But there’s an even large point here and one that the last two decades and this year in particular have driven home for me. And that is that the veneer of civilization is much thinner than we realize. It doesn’t take much for human beings to revert to their primal nature. The problem is not just liberal wags pretending that destroying businesses and looting are a form of protest because “it’s just property”; it’s also conservatives tut-tutting about “inner city culture” (usually in thinly or not-so-thinly veiled racial terms). Because, in the end everyone is just a few steps away from looting a store. And everyone is just a few steps away from kneeling a non-compliant suspect to death. You may think that a college education, a suburban home and 2.5 kids have civilized you to the point where you’d never smash a store window and steal stuff. You may think that you’re woke enough that you’d never sit on a man’s neck for over three minutes after he stopped breathing. But it would not take much to push you out of the light. It would not take much for you to do something unspeakably violent and destructive.
I talked about the looters. And it’s easy to look at that that and see people giving in to their worst nature. But we now have hundreds of video-documented incidents of police engaging in reciprocal violence. Directed not just at looters but also at protesters, media and bystanders. We have years and years, piles and piles of complaints from people of brutality, violence and abuse. Derek Chauvin, before placing his tibia on the neck of George Floyd, had 18 different complaints filed against him. Were they all bullshit? Were they all lies? Or did they indicate something deeply wrong both with him and policing, long before he sent Floyd to oblivion?
This is one of the things people refuse to understand about the protests: it’s not just about George Floyd. Nor were the protests six years ago just about Michael Brown. Nor the protests 25 years ago just about Rodney King. It’s about a long-standing culture of law enforcement violence that has gone unchecked. You can argue that police brutality isn’t as bad as looting, sure. You can even argue that it is sometimes necessary with dangerous criminals. But looking the other way and saying, “we need to support cops” when that violence is clearly massively unjustified…it’s no different than looking at stores being destroyed and saying, “It’s just property.”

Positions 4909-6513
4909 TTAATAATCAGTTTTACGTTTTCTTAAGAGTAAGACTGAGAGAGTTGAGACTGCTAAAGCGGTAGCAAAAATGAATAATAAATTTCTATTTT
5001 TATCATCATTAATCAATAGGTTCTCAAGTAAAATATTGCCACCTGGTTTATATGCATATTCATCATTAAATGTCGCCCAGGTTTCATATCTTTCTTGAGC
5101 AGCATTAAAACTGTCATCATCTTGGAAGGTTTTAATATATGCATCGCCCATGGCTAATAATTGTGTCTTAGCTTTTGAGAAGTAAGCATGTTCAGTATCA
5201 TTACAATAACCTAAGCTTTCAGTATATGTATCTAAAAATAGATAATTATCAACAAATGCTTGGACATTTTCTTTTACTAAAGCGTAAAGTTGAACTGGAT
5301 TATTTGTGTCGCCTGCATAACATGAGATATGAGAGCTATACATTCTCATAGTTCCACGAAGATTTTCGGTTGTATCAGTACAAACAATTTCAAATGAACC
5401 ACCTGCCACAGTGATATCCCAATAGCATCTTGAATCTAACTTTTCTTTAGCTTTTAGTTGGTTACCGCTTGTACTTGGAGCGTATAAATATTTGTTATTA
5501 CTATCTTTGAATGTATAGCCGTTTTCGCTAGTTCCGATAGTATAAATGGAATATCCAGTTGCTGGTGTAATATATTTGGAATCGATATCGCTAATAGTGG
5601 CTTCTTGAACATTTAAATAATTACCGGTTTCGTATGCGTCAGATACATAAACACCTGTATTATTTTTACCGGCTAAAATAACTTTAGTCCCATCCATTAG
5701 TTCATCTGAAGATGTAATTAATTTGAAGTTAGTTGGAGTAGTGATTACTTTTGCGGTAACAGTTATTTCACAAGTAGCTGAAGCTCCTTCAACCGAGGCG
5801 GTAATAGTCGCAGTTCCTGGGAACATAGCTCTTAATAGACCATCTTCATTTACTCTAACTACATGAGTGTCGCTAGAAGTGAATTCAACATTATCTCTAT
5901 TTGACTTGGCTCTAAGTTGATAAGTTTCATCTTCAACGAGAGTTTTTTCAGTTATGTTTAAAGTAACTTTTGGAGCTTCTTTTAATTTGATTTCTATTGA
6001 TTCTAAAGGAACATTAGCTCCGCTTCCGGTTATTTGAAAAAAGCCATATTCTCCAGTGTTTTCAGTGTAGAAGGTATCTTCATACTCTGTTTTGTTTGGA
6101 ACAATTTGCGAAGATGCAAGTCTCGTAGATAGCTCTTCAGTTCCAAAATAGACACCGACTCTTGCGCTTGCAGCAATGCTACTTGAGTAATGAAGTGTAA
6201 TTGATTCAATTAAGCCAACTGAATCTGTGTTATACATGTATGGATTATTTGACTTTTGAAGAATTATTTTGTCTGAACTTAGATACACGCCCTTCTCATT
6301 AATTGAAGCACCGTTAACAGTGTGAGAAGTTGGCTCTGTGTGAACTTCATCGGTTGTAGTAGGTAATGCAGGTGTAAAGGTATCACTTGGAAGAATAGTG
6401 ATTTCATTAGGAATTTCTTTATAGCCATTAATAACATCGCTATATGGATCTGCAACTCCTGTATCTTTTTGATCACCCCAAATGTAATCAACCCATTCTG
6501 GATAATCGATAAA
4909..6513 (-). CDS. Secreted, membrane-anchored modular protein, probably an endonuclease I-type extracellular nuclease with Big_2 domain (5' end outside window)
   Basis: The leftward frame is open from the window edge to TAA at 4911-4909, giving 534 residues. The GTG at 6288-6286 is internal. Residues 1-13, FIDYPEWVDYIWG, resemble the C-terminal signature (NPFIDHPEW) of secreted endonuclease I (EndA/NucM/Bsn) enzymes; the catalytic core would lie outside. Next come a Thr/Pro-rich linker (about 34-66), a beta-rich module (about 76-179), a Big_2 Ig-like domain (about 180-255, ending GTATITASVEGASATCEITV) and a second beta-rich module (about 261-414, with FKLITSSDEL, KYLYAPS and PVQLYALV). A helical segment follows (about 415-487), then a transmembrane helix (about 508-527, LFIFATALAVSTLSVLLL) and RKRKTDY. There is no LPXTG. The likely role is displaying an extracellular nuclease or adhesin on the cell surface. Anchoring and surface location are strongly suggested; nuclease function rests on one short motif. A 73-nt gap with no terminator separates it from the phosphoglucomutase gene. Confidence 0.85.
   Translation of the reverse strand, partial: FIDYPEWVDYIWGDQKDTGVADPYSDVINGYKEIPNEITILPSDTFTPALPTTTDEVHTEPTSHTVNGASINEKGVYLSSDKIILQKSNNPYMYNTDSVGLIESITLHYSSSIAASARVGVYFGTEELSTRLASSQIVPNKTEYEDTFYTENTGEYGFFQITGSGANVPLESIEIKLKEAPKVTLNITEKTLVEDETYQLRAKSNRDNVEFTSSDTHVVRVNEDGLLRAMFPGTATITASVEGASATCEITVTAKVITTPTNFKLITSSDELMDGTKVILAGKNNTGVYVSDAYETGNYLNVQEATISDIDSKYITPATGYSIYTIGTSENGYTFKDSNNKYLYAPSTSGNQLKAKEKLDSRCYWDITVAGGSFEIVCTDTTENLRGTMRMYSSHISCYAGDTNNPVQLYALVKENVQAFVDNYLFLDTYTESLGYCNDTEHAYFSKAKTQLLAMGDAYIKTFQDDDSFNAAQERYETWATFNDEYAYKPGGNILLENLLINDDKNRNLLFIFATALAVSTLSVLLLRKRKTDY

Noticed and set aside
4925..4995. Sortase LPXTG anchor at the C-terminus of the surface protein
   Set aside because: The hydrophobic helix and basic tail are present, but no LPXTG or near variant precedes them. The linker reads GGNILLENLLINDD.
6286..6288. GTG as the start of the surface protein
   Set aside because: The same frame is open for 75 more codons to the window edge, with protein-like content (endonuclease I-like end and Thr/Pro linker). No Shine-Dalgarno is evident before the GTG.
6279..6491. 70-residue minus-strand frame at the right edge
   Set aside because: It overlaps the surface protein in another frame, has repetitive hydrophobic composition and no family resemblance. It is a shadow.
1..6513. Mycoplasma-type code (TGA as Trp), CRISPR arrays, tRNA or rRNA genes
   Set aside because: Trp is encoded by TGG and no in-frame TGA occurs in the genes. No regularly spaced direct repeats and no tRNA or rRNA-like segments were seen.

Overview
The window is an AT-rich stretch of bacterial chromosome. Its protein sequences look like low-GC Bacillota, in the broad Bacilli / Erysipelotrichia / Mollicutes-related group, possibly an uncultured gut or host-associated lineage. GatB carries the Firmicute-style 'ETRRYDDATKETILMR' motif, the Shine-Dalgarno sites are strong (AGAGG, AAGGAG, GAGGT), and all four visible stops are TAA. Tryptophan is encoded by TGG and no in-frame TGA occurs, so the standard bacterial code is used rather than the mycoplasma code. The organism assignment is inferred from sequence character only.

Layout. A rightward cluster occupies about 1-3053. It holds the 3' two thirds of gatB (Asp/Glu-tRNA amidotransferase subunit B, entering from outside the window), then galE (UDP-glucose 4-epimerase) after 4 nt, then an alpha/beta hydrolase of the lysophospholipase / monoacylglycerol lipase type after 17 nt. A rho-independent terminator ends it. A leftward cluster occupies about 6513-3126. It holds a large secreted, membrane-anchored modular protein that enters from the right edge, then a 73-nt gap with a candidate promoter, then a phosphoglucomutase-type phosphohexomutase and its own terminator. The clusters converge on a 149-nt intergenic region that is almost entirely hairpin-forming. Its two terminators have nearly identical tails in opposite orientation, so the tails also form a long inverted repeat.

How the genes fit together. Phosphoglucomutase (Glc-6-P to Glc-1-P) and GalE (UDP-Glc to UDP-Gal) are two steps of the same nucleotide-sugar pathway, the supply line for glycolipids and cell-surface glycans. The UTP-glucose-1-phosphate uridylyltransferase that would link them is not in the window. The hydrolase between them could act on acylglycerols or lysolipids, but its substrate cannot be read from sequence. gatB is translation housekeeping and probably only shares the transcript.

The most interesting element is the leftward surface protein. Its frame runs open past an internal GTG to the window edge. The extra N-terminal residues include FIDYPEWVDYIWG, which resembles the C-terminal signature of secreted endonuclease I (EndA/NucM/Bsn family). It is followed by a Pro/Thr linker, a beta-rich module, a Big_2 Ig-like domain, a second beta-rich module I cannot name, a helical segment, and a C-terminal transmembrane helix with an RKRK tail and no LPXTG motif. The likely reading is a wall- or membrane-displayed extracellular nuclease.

Over and over again, we see the thinness of the veneer of civilization. Let’s look even beyond policing and rioting. The Bush torture regime saw American soldiers — who had almost defined themselves by humane treatment of prisoners — literally beating people to death. And their actions were defended by many of the same people condemning the looting. Under the Obama drone program, an American citizen and his son were killed without trial. And their actions were defended by many of those who condemned torture.
What these things all have in common is not that people are bad; it’s that people are human.
My view of human nature is we are good but fallen creatures. In many ways, our nature is to be good and kind and honest and compassionate. And you’ll never need to look far to find people acting that way. But, because we are rational creatures and because we are better at rationalizing our behavior rather than questioning it, we find it easy to talk ourselves into being cruel and greedy and vicious. If we see something that we want — power, money, sex — we can easily convince ourselves to do something unethical, illegal or even violent to get it. If someone in authority tells us that our bad behavior is OK — a politician, a reporter, a parent, a commanding officer — then we find it extremely easy to put our moral sense on hold and indulge our inner medieval villager.
This is why corporations pollute rivers — the money at stake lets them convince themselves that it’s no big deal. This is why politicians engage in corruption — the money and power available lets them convince themselves the everyone is doing it. This is why people torture — the animalistic pleasure in inflicting cruelty lets them convince themselves it’s needed to get intelligence. This is at least part of why people loot — the sight of all those things they could never afford lets them convince themselves that it’s justified to get back at the Man. And its part of why cops engage in brutality — the sheer enjoyment lets them convince themselves it’s necessary to lay down the law.
What keeps our baser natures in check? Customs, rules and laws. Restraints that society places on our behavior to keep us away from our worst nature. Some of us don’t need them. Most of us rarely need them. But these things are necessary if we are to maintain the civilization we have so painfully and arduously built up.